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EPA Proposes Hopewell Junction Site for the Superfund List
Release Date: 09/23/2004
|(#04147) NEW YORK -- The U.S. Environmental Protection Agency (EPA) today proposed to add the Hopewell Precision Area Contamination site in Hopewell Junction, New York to its National Priorities List (NPL) of the most hazardous waste sites, making it eligible for federal Superfund dollars.
"The federal Superfund program provides a mechanism for dealing with contamination that has crept into people's communities, posing a threat to their health and their environments," said EPA Regional Administrator Jane M. Kenny. "By proposing the Hopewell Precision site for the National Priorities List, we've begun a process whereby a thorough investigation of the contamination and an evaluation of cleanup options can be performed."
The Hopewell Precision Area Contamination site is in a predominantly residential area, which is served by private wells and septic systems. In February 2003, EPA began sampling tap water of homes served by private wells in the vicinity of Hopewell Precision, Inc., a manufacturer of sheet metal parts and assemblies. The Agency found volatile organic compounds (VOCs), including Trichloroethylene (TCE), at concentrations up to 250 parts per billion, which is above the federal drinking water standard of 5 parts per billion. Additionally, the TCE levels found in the drinking water at 37 homes were either above or close to the federal drinking water standard. To address the immediate threat at the 37 homes, EPA installed carbon filter treatment systems for removing VOCs from the well water.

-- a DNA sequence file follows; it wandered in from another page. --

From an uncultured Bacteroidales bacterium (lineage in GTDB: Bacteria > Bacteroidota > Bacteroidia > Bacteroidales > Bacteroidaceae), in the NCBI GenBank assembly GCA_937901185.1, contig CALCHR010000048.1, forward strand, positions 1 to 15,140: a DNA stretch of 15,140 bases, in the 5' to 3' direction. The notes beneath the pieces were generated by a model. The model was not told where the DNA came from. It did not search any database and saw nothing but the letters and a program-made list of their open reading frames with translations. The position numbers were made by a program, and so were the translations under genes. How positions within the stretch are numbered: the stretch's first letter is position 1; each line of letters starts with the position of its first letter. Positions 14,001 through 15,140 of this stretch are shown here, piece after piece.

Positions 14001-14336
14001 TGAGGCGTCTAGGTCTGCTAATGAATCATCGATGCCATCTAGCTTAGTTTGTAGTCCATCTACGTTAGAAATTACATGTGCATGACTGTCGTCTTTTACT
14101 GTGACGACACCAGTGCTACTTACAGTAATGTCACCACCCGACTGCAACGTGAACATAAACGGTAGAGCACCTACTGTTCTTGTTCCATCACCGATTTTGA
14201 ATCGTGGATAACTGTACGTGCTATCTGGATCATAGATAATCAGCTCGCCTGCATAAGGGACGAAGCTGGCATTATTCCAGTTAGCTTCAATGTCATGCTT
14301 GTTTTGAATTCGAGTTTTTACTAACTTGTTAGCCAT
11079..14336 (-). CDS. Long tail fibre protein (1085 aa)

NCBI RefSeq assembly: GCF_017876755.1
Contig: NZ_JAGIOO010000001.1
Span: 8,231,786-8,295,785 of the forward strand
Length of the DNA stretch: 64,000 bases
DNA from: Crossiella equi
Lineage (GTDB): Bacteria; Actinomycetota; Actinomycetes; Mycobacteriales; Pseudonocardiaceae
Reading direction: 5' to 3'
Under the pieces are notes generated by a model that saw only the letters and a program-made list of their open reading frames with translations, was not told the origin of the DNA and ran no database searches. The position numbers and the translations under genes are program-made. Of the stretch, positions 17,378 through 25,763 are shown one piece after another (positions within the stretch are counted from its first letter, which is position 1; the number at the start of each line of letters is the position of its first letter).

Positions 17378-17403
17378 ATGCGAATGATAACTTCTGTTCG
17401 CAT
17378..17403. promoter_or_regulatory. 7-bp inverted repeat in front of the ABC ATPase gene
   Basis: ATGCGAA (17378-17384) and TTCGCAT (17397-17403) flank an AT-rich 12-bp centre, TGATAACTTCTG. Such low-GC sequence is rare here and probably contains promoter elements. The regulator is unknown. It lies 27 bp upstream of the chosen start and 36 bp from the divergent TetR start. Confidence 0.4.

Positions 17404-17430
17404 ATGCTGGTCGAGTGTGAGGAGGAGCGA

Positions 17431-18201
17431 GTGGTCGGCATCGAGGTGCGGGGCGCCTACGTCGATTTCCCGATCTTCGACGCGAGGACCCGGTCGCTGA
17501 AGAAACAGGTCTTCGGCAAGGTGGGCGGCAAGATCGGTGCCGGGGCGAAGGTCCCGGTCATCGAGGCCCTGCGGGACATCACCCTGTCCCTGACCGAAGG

EPA also sampled the indoor air at residences where VOCs could enter the homes from underneath the house slab. Based on the concentrations of TCE under the homes, EPA installed ventilation systems at 17 residences, and is continuing to evaluate the need to install additional ventilation systems.
EPA periodically proposes sites to the NPL and, after responding to public comments, designates proposed sites as final. Sites that are designated as final are eligible for funds to conduct long-term cleanups. The addition of this site would bring the total number of federal Superfund sites in New York to 92.